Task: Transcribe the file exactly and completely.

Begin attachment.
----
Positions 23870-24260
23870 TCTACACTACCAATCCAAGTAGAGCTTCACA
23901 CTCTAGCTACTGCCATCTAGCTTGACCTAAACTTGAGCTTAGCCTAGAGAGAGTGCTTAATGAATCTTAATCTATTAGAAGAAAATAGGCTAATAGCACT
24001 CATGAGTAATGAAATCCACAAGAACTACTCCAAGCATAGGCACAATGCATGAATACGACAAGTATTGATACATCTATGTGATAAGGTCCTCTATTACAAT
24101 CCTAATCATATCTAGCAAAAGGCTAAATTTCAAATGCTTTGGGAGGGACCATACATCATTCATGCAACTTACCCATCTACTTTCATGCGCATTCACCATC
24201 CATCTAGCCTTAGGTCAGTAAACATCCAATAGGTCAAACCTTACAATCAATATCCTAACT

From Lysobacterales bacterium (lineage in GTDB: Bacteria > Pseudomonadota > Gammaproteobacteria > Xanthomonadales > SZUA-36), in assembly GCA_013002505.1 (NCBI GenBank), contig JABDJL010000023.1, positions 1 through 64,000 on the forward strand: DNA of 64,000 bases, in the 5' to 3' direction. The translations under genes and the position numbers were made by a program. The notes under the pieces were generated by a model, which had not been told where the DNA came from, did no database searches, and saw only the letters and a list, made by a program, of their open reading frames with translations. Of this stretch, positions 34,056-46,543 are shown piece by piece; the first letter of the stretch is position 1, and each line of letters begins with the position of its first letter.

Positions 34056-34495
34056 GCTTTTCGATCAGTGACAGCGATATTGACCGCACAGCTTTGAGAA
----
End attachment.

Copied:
Positions 23870-24260
23870 TCTACACTACCAATCCAAGTAGAGCTTCACA
23901 CTCTAGCTACTGCCATCTAGCTTGACCTAAACTTGAGCTTAGCCTAGAGAGAGTGCTTAATGAATCTTAATCTATTAGAAGAAAATAGGCTAATAGCACT
24001 CATGAGTAATGAAATCCACAAGAACTACTCCAAGCATAGGCACAATGCATGAATACGACAAGTATTGATACATCTATGTGATAAGGTCCTCTATTACAAT
24101 CCTAATCATATCTAGCAAAAGGCTAAATTTCAAATGCTTTGGGAGGGACCATACATCATTCATGCAACTTACCCATCTACTTTCATGCGCATTCACCATC
24201 CATCTAGCCTTAGGTCAGTAAACATCCAATAGGTCAAACCTTACAATCAATATCCTAACT

From Lysobacterales bacterium (lineage in GTDB: Bacteria > Pseudomonadota > Gammaproteobacteria > Xanthomonadales > SZUA-36), in assembly GCA_013002505.1 (NCBI GenBank), contig JABDJL010000023.1, positions 1 through 64,000 on the forward strand: DNA of 64,000 bases, in the 5' to 3' direction. The translations under genes and the position numbers were made by a program. The notes under the pieces were generated by a model, which had not been told where the DNA came from, did no database searches, and saw only the letters and a list, made by a program, of their open reading frames with translations. Of this stretch, positions 34,056-46,543 are shown piece by piece; the first letter of the stretch is position 1, and each line of letters begins with the position of its first letter.

Positions 34056-34495
34056 GCTTTTCGATCAGTGACAGCGATATTGACCGCACAGCTTTGAGAA